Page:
DSLR Photography 101: Indoor Lighting

Megan O'Neill


Indoor lighting can often be challenging. It can be dim, and the myriad of light sources — from artificial overhead lighting and lamps to natural light coming through doors and windows — can be difficult to control. In the latest installment of our DSLR Photography 101 series, we share some tips for making the most out of the light you’ve got indoors, from our consumer customer owner (and pro photographer) Beth Forester.

Setting up for your indoor shoot

When preparing for your indoor shoot, here are a few tips to help you get the most out of your lighting conditions.

Tip 1: Turn off your on-camera flash.

On-camera flash is usually unflattering and can cause your subject to look pasty or washed out. It also often results in weird shadows. For this reason, Beth recommends turning off the flash and using natural light instead.

Tip 2: Let in as much light as possible.

Raise your blinds, open your curtains, and maybe even your doors to let in as much light as possible when shooting indoors.

Tip 3: Turn up the iSO on your camera.

Because indoor lighting can be quite dim, you’ll likely need to turn up the ISO on your camera to increase its sensitivity to light. Learn more about ISO in an earlier installment of DSLR Photography 101.

Tip 4: Plan your shoot around natural light.

If you’re planning a shoot in advance, take note of the lighting throughout the day. Do you get more light coming through in the morning or the evening? At what time of day is the light harsher? Softer? Plan your shoot according to the times of day when the lighting is best.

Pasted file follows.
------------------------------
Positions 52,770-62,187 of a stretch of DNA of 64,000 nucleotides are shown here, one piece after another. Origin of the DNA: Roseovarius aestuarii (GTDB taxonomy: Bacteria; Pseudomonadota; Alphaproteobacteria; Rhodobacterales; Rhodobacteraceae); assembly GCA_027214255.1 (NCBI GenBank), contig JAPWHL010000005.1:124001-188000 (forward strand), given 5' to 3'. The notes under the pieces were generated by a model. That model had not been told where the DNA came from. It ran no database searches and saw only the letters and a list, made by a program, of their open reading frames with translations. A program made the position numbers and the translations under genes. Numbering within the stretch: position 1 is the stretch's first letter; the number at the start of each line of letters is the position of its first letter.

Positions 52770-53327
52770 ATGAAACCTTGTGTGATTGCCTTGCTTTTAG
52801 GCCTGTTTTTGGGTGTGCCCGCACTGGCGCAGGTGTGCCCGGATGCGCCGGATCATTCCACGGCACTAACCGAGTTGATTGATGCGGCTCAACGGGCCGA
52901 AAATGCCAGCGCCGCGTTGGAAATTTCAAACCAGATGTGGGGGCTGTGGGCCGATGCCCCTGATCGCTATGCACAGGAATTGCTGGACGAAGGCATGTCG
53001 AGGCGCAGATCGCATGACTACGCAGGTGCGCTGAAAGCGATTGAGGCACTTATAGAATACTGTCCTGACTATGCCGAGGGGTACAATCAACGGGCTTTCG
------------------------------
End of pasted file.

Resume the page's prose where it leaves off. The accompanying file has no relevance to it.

Lighting your subject indoors

Once you’ve optimized your lighting conditions, you’re ready to shoot. Here are some tips for using what you’ve got to make your subject look great.

Tip 1: Turn your subject toward the light.

Have your subject stand close to the window, to take advantage of all that beautiful natural light coming through. You’ll want to be sure to turn your subject so that they are facing the light. If their back is to the window they’ll be backlit so that their face will get the least amount of light in the photo. Check out the example below to see what a difference facing your subject toward the light can make. In the photo on the left, the subject is standing with his back to the window. On the right, he’s facing it.

Backlight vs front lighting

To get the effect on the right, place yourself between the window and the subject, as illustrated by this photo of Beth.

Window Lighting Photography

Tip 2: Diffuse harsh light with a sheer curtain.

If the light coming through the window is too harsh, you can use a sheer curtain to create a softer effect. In this example, you can see how Beth used a sheer curtain to diffuse the light coming through the window, and the resulting photo.

Curtain Diffusion Photography

Step 3: Get creative.

Try turning your subject at different angles to the light or moving yourself around to capture different angles and perspectives. In this example, the subject is looking out the window, to really take advantage of that wonderful natural light. The photographer also used the panes of the window as leading lines to bring attention to the boy. Read our post on leading lines to learn more.

Window lighting photography

You can use backlight to your advantage to create a silhouette effect. In this example, the photographer shot their subject in front of a window, exposing for the outdoors rather than the subject.

Silhouette Effect Photography

Have you used natural light creatively for your own photography? We’d love to see what you’ve done. Share a comment below or reach out to us on Facebook or Twitter.

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